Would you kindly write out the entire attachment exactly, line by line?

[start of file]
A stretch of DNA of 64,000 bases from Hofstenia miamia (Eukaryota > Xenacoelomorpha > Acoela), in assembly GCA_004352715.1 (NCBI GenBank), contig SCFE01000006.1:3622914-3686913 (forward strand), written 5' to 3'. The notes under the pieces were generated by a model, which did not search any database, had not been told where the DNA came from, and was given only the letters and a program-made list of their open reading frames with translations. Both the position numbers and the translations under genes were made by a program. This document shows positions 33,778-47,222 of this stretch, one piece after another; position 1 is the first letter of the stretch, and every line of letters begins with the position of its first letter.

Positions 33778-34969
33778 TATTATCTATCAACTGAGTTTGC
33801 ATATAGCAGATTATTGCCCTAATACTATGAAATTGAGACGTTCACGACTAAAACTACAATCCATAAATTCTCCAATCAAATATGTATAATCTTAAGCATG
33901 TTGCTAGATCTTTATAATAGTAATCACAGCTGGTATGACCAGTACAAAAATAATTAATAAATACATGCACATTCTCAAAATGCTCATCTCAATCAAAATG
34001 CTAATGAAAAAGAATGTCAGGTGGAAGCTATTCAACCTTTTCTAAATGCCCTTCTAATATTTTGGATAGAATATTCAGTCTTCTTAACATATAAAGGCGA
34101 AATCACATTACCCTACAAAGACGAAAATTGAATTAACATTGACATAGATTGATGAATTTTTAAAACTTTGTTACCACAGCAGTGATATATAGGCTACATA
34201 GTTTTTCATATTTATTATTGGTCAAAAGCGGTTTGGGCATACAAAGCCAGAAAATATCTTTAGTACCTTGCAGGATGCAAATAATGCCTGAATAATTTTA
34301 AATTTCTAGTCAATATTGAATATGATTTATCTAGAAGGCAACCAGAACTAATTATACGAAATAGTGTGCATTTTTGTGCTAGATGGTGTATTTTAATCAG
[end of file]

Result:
A stretch of DNA of 64,000 bases from Hofstenia miamia (Eukaryota > Xenacoelomorpha > Acoela), in assembly GCA_004352715.1 (NCBI GenBank), contig SCFE01000006.1:3622914-3686913 (forward strand), written 5' to 3'. The notes under the pieces were generated by a model, which did not search any database, had not been told where the DNA came from, and was given only the letters and a program-made list of their open reading frames with translations. Both the position numbers and the translations under genes were made by a program. This document shows positions 33,778-47,222 of this stretch, one piece after another; position 1 is the first letter of the stretch, and every line of letters begins with the position of its first letter.

Positions 33778-34969
33778 TATTATCTATCAACTGAGTTTGC
33801 ATATAGCAGATTATTGCCCTAATACTATGAAATTGAGACGTTCACGACTAAAACTACAATCCATAAATTCTCCAATCAAATATGTATAATCTTAAGCATG
33901 TTGCTAGATCTTTATAATAGTAATCACAGCTGGTATGACCAGTACAAAAATAATTAATAAATACATGCACATTCTCAAAATGCTCATCTCAATCAAAATG
34001 CTAATGAAAAAGAATGTCAGGTGGAAGCTATTCAACCTTTTCTAAATGCCCTTCTAATATTTTGGATAGAATATTCAGTCTTCTTAACATATAAAGGCGA
34101 AATCACATTACCCTACAAAGACGAAAATTGAATTAACATTGACATAGATTGATGAATTTTTAAAACTTTGTTACCACAGCAGTGATATATAGGCTACATA
34201 GTTTTTCATATTTATTATTGGTCAAAAGCGGTTTGGGCATACAAAGCCAGAAAATATCTTTAGTACCTTGCAGGATGCAAATAATGCCTGAATAATTTTA
34301 AATTTCTAGTCAATATTGAATATGATTTATCTAGAAGGCAACCAGAACTAATTATACGAAATAGTGTGCATTTTTGTGCTAGATGGTGTATTTTAATCAG